16. The Handmaid's Tale, Margaret Atwood (1986)

17. Love in the Time of Cholera, Gabriel García Márquez (1988)

18. Rabbit at Rest, John Updike (1990)

*19. On Beauty, Zadie Smith (2005)

20. Bridget Jones's Diary, Helen Fielding (1998)

21. On Writing, Stephen King (2000)

22. The Brief Wondrous Life of Oscar Wao, Junot Díaz (2007)

23. The Ghost Road, Pat Barker (1996)

24. Lonesome Dove, Larry McMurtry (1985)

25. The Joy Luck Club, Amy Tan (1989)

26. Neuromancer, William Gibson (1984)

*27. Possession, A.S. Byatt (1990)

28. Naked, David Sedaris (1997)

*29. Bel Canto, Anne Patchett (2001)

30. Case Histories, Kate Atkinson (2004)

*31. The Things They Carried, Tim O'Brien (1990)

32. Parting the Waters, Taylor Branch (1988)

*33. The Year of Magical Thinking, Joan Didion (2005)

*34. The Lovely Bones, Alice Sebold (2002)

35. The Line of Beauty, Alan Hollinghurst (2004)

36. Angela's Ashes, Frank McCourt (1996)

37. Persepolis, Marjane Satrapi (2003)

38. Birds of America, Lorrie Moore (1998)

39. Interpreter of Maladies, Jhumpa Lahiri (2000)

40. His Dark Materials, Philip Pullman (1995-2000)

41. The House on Mango Street, Sandra Cisneros (1984)

42. LaBrava, Elmore Leonard (1983)

43. Borrowed Time, Paul Monette (1988)

44. Praying for Sheetrock, Melissa Fay Greene (1991)

45. Eva Luna, Isabel Allende (1988)

46. Sandman, Neil Gaiman (1988-1996)

47. World's Fair, E.L. Doctorow (1985)

48. The Poisonwood Bible, Barbara Kingsolver (1998)

49. Clockers, Richard Price (1992)

**50. The Corrections, Jonathan Franzen (2001)

51. The Journalist and the Murderer, Janet Malcom (1990)

52. Waiting to Exhale, Terry McMillan (1992)

53. The Amazing Adventures of Kavalier & Clay, Michael Chabon (2000)

54. Jimmy Corrigan, Chris Ware (2000)

55. The Glass Castle, Jeannette Walls (2006)

56. The Night Manager, John le Carré (1993)

57. The Bonfire of the Vanities, Tom Wolfe (1987)

58. Drop City, TC Boyle (2003)

59. Krik? Krak! Edwidge Danticat (1995)

60. Nickel & Dimed, Barbara Ehrenreich (2001)

61. Money, Martin Amis (1985)

62. Last Train To Memphis, Peter Guralnick (1994)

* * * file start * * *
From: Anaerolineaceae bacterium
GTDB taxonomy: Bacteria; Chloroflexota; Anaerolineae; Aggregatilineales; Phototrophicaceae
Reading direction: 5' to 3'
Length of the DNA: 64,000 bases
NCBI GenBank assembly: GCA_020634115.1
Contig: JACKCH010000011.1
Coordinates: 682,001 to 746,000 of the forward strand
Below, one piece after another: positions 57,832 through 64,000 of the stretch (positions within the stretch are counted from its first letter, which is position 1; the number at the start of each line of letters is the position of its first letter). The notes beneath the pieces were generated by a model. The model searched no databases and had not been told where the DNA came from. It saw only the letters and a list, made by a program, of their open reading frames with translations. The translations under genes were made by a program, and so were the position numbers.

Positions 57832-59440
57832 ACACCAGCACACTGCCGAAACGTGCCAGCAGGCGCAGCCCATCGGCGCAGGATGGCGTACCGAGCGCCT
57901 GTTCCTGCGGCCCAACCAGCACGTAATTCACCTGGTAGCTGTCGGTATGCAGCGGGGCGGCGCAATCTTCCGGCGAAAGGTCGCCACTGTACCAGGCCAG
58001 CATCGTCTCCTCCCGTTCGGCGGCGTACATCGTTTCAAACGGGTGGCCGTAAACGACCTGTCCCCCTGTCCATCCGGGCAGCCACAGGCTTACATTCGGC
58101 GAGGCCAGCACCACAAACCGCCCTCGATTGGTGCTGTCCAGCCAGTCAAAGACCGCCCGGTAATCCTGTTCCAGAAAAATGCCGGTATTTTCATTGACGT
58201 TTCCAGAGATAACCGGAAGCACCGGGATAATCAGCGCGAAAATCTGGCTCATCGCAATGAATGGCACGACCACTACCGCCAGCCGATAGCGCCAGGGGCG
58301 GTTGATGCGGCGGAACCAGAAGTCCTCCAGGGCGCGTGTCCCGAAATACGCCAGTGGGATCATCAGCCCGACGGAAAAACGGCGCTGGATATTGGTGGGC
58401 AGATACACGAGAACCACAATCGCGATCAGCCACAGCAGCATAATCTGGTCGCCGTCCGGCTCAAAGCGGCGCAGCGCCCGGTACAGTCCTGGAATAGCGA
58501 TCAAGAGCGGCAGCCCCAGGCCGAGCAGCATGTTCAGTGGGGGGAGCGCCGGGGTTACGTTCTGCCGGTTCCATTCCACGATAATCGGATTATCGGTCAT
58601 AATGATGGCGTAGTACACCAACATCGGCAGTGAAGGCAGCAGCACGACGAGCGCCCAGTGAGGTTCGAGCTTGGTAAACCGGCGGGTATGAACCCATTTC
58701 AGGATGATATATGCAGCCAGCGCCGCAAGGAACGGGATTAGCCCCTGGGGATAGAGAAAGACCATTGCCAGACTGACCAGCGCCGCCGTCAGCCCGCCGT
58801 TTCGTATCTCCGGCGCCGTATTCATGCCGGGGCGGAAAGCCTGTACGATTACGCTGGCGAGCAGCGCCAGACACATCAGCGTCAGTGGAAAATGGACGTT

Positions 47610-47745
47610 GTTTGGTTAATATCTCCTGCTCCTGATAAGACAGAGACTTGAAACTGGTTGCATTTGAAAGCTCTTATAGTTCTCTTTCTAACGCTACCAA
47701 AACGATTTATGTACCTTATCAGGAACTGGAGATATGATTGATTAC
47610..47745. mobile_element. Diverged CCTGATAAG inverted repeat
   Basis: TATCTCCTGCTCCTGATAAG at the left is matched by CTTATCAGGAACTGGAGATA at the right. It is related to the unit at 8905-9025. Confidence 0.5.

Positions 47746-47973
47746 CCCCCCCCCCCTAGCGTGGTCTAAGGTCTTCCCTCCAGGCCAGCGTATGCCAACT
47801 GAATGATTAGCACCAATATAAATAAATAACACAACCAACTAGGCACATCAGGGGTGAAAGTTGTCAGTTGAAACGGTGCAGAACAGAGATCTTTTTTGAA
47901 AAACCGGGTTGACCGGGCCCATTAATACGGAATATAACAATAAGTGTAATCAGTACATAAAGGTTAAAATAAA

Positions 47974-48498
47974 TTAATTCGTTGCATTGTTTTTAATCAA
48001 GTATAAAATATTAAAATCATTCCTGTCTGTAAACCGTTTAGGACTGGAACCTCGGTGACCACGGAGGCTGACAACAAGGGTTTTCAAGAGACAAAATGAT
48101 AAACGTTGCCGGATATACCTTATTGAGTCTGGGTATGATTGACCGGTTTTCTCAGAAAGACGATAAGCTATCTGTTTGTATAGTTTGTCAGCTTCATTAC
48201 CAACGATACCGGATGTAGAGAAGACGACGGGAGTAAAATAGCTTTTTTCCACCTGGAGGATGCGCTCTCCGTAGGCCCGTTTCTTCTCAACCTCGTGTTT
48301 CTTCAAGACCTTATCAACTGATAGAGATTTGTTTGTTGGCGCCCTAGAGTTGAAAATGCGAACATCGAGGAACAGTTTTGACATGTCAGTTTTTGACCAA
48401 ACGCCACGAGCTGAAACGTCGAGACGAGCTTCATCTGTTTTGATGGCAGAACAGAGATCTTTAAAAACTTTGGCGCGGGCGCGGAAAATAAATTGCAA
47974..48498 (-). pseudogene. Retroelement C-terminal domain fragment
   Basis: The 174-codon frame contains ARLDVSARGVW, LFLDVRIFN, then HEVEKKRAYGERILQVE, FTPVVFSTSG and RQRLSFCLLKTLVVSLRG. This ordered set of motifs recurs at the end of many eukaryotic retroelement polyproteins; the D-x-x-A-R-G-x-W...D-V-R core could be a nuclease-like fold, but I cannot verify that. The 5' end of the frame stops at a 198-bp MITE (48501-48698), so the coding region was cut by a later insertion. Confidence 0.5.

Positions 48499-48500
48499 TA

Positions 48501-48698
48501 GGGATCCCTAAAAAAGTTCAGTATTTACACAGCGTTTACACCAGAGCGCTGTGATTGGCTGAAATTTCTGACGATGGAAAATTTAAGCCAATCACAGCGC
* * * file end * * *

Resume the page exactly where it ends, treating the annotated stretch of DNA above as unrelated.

63. Pastoralia, George Saunders (2000)

64. Underworld, Don DeLillo (1997)

65. The Giver, Lois Lowry (1993)

66. A Supposedly Fun Thing I’ll Never Do Again, David Foster Wallace (1997)

*67. The Kite Runner, Khaled Hosseini (2003)

68. Fun Home, Alison Bechdel (2006)

69. Secret History, Donna Tartt (1992)

70. Cloud Atlas, David Mitchell (2004)

71. The Spirit Catches You and You Fall Down, Ann Fadiman (1997)

72. The Curious Incident of the Dog in the Night-Time, Mark Haddon (2003)

73. A Prayer for Owen Meany, John Irving (1989)

74. Friday Night Lights, H.G. Bissinger (1990)

75. Cathedral, Raymond Carver (1983)

76. A Sight for Sore Eyes, Ruth Rendell (1998)

77. The Remains of the Day, Kazuo Ishiguro (1989)

*78. Eat, Pray, Love, Elizabeth Gilbert (2006)

79. The Tipping Point, Malcolm Gladwell (2000)

80. Bright Lights, Big City, Jay McInerney (1984)

81. Backlash, Susan Faludi (1991)

*82. Atonement, Ian McEwan (2002)

*83. The Stone Diaries, Carol Shields (1994)

84. Holes, Louis Sachar (1998)

*85. Gilead, Marilynne Robinson (2004)

86. And the Band Played On, Randy Shilts (1987)

87. The Ruins, Scott Smith (2006)

*88. High Fidelity, Nick Hornby (1995)

89. Close Range, Annie Proulx (1999)

90. Comfort Me With Apples, Ruth Reichl (2001)

91. Random Family, Adrian Nicole LeBlanc (2003)

92. Presumed Innocent, Scott Turow (1987)

93. A Thousand Acres, Jane Smiley (1991)

94. Fast Food Nation, Eric Schlosser (2001)

95. Kaaterskill Falls, Allegra Goodman (1998)

96. The Da Vinci Code, Dan Brown (2003)

97. Jesus’ Son, Denis Johnson (1992)

98. The Predators' Ball, Connie Bruck (1988)

99. Practical Magic, Alice Hoffman (1995)

*100. America (the Book), Jon Stewart/Daily Show (2004)


Tuesday, August 16, 2011

Favorite movies

Matt and I were comparing Top 10 movie lists recently.  I suggested that you can tell a lot about a person by their favorite movie, or by their Top 10 movie list.  Not surprisingly, he didn't have a single movie in his Top 10 that didn't contain substantial amounts of violent death, even if he prefers brainier action movies like The Matrix and Inception. I think the defining qualities of my list include people talking to each other for extended periods of film time, and the complete lack of violent on-screen death (people often die in the movies I love, like The English Patient, but it's not usually violently, and it's rarely on-screen).  I would go even further, to say that my list is defined by not containing a single movie where someone gets punched in the face, while that occurs in virtually all of his favorites!


Monday, August 15, 2011

Cholesterol update